Paul Engle

Paul Engle

Paul Engle (October 12, 1908 – March 22, 1991), was an American poet, editor, teacher, literary critic, novelist, and playwright. He is remembered as the long-time director of the Iowa Writers' Workshop and as co-founder of the International Writing Program (IWP), both at the University of Iowa.


Born Paul Hamilton Engle in Cedar Rapids, Iowa, to Thomas Allen, a livery stable owner, and Evelyn (Reinheiner) Engle, Engle grew up in the Wellington Heights section of Cedar Rapids. He graduated from Washington High School (Cedar Rapids, Iowa), and later attended Coe College (class of 1931), The University of Iowa, Columbia University, and Oxford University (where he studied as a Rhodes Scholar). As a student at Iowa, Engle was one of the earliest recipients of an advanced degree awarded for creative work: his first collection Worn Earth, which went on to win the Yale Series of Younger Poets. His second book, American Song (1934), was given a rave front-page review in the New York Times Book Review and was even, briefly, a bestseller. From 1954 to 1959, Engle served as series editor for the O. Henry Prize.[1]

During his tenure as director of the Iowa Writers' Workshop(1941–1965), he was responsible for bringing some of the finest writers of the day to Iowa City. Robert Lowell, John Berryman, Robie Macauley, Kurt Vonnegut and many other prominent novelists and poets served as faculty under Engle. He increased enrollment and oversaw numerous students of future fame and influence, including Flannery O'Connor, Philip Levine, Mark Costello, Marvin Bell, Joe Nicholson, Sunil Gangopadhyay, Donald Justice, Raymond Carver, Douglas Kent Hall, Andre Dubus, and Robert Bly. During his tenure, Engle raised millions of dollars in support of the program whose shape and direction proved the model for hundreds of writing programs that have followed.

Vonnegut described Engle in a 1967 letter in this fashion: "The former head, Paul Engle, is still around, is a hayseed clown, a foxy grandpa, a terrific promoter, who, if you listen closely, talks like a man with a paper asshole."[2]

In 1967, following his departure as director of the workshop, Engle and future second wife Nieh Hualing co-founded The University of Iowa's International Writing Program, which provided for dozens of published authors from around the world to visit Iowa City each year to write and collaborate. Engle left the Writer's Workshop permanently in 1969 to devote himself full-time to the international program.

At the time of his death (in Chicago's O'Hare Airport on his way to accept an award in Poland), Engle was the author of more than a dozen collections of poetry, a novel, a memoir, an opera libretto (for Philip Bezanson), and even a children's book. Engle wrote numerous articles and reviews for many of the largest periodicals of his day.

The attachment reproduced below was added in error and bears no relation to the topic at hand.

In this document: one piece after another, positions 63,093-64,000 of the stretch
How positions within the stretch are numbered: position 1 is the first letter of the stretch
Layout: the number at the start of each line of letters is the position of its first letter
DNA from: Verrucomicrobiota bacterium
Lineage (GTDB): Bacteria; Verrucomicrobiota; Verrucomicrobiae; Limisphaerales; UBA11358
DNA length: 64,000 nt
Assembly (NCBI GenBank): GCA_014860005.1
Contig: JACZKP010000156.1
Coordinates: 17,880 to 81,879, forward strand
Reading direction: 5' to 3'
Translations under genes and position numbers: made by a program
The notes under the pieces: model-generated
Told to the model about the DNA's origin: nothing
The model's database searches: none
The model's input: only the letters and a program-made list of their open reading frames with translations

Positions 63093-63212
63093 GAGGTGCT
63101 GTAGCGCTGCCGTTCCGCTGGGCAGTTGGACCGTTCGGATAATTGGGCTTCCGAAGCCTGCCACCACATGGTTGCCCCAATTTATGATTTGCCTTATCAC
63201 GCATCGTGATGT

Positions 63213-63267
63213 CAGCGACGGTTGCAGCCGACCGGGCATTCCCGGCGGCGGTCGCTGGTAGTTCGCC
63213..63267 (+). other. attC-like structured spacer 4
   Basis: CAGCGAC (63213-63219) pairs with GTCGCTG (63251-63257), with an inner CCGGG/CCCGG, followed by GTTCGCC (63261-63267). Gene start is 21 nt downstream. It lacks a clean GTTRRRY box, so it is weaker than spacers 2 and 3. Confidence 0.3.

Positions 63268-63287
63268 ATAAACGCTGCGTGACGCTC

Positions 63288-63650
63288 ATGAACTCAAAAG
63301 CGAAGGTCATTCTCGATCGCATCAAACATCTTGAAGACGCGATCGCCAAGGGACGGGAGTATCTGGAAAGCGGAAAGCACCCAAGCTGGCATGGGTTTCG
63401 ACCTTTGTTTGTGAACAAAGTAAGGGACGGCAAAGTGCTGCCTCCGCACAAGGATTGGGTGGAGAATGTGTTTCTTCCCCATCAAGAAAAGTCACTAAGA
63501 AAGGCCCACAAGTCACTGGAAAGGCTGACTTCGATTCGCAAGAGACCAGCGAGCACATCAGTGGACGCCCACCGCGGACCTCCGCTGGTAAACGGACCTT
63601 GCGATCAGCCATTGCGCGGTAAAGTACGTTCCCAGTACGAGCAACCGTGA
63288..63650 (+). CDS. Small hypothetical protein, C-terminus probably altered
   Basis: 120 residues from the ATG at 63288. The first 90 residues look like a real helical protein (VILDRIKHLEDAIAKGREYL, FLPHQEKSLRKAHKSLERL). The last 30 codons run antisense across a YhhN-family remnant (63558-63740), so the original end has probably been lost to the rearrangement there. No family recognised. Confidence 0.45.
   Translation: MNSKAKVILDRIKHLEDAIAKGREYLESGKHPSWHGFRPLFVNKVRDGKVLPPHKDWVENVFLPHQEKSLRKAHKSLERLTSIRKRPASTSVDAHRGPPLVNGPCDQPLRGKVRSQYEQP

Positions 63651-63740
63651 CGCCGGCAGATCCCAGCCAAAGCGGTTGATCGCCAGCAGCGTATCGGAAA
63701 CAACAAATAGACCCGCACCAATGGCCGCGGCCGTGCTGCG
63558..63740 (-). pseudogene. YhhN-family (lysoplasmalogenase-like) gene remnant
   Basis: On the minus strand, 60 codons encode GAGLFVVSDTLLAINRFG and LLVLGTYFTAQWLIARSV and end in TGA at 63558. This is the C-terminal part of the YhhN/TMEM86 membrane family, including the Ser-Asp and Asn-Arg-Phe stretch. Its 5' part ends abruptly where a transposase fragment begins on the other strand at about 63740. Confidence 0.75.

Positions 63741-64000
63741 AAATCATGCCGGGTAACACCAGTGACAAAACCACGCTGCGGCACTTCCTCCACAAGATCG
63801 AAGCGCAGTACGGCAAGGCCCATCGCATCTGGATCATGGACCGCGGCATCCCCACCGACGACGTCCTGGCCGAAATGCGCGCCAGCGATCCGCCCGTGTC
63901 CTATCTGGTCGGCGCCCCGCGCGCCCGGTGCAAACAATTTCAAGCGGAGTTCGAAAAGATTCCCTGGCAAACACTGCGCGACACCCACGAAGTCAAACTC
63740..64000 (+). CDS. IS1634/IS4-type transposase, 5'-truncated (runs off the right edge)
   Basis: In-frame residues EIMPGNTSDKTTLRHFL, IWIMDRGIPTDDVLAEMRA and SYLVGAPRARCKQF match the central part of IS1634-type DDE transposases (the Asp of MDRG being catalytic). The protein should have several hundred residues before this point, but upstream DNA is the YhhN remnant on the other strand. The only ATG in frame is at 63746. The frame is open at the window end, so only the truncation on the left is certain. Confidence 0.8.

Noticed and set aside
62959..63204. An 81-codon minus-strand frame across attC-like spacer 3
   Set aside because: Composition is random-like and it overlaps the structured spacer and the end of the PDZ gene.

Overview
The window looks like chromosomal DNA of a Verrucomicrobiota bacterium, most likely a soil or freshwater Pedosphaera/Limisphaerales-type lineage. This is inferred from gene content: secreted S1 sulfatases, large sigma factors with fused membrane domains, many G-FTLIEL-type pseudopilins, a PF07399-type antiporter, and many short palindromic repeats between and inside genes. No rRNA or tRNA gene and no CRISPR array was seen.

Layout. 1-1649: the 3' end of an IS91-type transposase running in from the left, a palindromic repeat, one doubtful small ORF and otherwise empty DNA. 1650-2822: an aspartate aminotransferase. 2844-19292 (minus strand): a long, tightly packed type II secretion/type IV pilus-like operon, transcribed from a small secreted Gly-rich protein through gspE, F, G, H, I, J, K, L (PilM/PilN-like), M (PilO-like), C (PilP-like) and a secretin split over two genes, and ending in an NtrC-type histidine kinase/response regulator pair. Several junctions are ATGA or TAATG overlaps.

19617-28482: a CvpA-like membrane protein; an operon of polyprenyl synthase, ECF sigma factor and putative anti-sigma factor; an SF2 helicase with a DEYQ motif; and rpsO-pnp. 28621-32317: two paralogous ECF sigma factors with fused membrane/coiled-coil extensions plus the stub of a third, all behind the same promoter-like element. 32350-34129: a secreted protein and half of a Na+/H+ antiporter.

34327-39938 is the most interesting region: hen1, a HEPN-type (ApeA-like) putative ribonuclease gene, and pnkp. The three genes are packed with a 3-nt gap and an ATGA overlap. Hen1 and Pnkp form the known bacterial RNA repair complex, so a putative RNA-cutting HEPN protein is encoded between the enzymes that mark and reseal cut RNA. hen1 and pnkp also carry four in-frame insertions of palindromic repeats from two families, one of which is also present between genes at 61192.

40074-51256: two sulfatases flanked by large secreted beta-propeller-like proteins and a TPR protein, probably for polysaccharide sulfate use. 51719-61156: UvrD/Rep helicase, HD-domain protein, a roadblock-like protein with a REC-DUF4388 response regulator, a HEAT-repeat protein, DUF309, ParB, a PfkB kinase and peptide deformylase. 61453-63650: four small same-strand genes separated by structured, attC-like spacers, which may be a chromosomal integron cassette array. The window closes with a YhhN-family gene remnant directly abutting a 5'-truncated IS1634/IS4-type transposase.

His papers are held at the University of Iowa[3] and Coe College.[4]



  • Worn Earth, Yale University Press, 1932.
  • American Song, Doubleday, 1934, reprinted, AMS Press, 1979.
  • Break the Heart's Anger, Doubleday, 1936.
  • Corn, Doubleday, 1939.
  • New Englanders, Prairie Press (Muscatine, IA), 1940.
  • West of Midnight, Random House, 1941.
  • American Child: A Sonnet Sequence, Random House, 1945
    • revised and enlarged edition published as American Child: Sonnets for My Daughter, Dial, 1956.
  • The Word of Love, Random House, 1951.
  • Book and Child: Three Sonnets, Cummington Press (Iowa City, IA), 1956.
  • Poems in Praise, Random House, 1959.
  • Christmas Poems, privately printed, 1962.
  • A Woman Unashamed and Other Poems, Random House, 1965.
  • Embrace: Selected Love Poems', Random House, 1969.
  • Images of China: Poems Written in China, April–June, 1980, preface by Hualing Nieh, New World Press (Beijing), 1981.


  • Always the Land (novel), Random House, 1941.
  • A Prairie Christmas (nonfiction), Longmans, Green, 1960.
  • Golden Child (novel), Dutton, 1962.
  • Who's Afraid?, Crowell-Collier, 1962.
  • An Old-Fashioned Christmas, Dial, 1964.
  • Women in the American Revolution, Follett, 1976.
  • A Lucky American Childhood. foreword Albert E. Stone. Iowa City, IA: University of Iowa Press. 1996. ISBN 978-1-58729-636-9.CS1 maint: others (link)


  • 1954–59 Prize Stories: The O. Henry Awards, six volumes, Doubleday.
  • (With Warren Carrier) Reading Modern Poetry, Scott Foresman, 1955, revised edition, 1968.
  • Homage to Baudelaire, on the Centennial of "Les Fleurs du Mal," Cummington Press, 1957.
  • (With Henri Coulette) Midland: Twenty-Five Years of Fiction and Poetry from the Writing Workshops of the State University of Iowa, Random House, 1961.
  • (With Joseph Langland) Poet's Choice, Dial Press, 1962.
  • On Creative Writing, Dutton, 1964.
  • Midland II, Random House, 1970.
  • (And translator with wife, Hualing Nieh) Poems of Mao Tse-Tung, Dell, 1972.
  • (With Rowena Torrevillas and Hualing Nieh Engle) The World Comes to Iowa: Iowa International Anthology, Iowa State University (Ames, IA), 1987.

NB: for further reference, Richard B. Weber (Library of the University of Iowa, 1966) has compiled a comprehensive bibliography entitled Paul Engle: A Checklist of books Paul Engle authored, as well as of publications he edited or to which he contributed.


  1. ^ "Paul Engle". Retrieved 18 February 2015.
  2. ^ "Kurt Vonnegut: the author's advice for a friend about to teach at the Iowa Writers' Workshop". Slate Magazine. Retrieved 18 February 2015.
  3. ^ "Papers of Paul Engle - Special Collections - The University of Iowa Libraries". Retrieved 18 February 2015.
  4. ^ "Archived copy". Archived from the original on 2008-12-28. Retrieved 2009-02-11.CS1 maint: archived copy as title (link)

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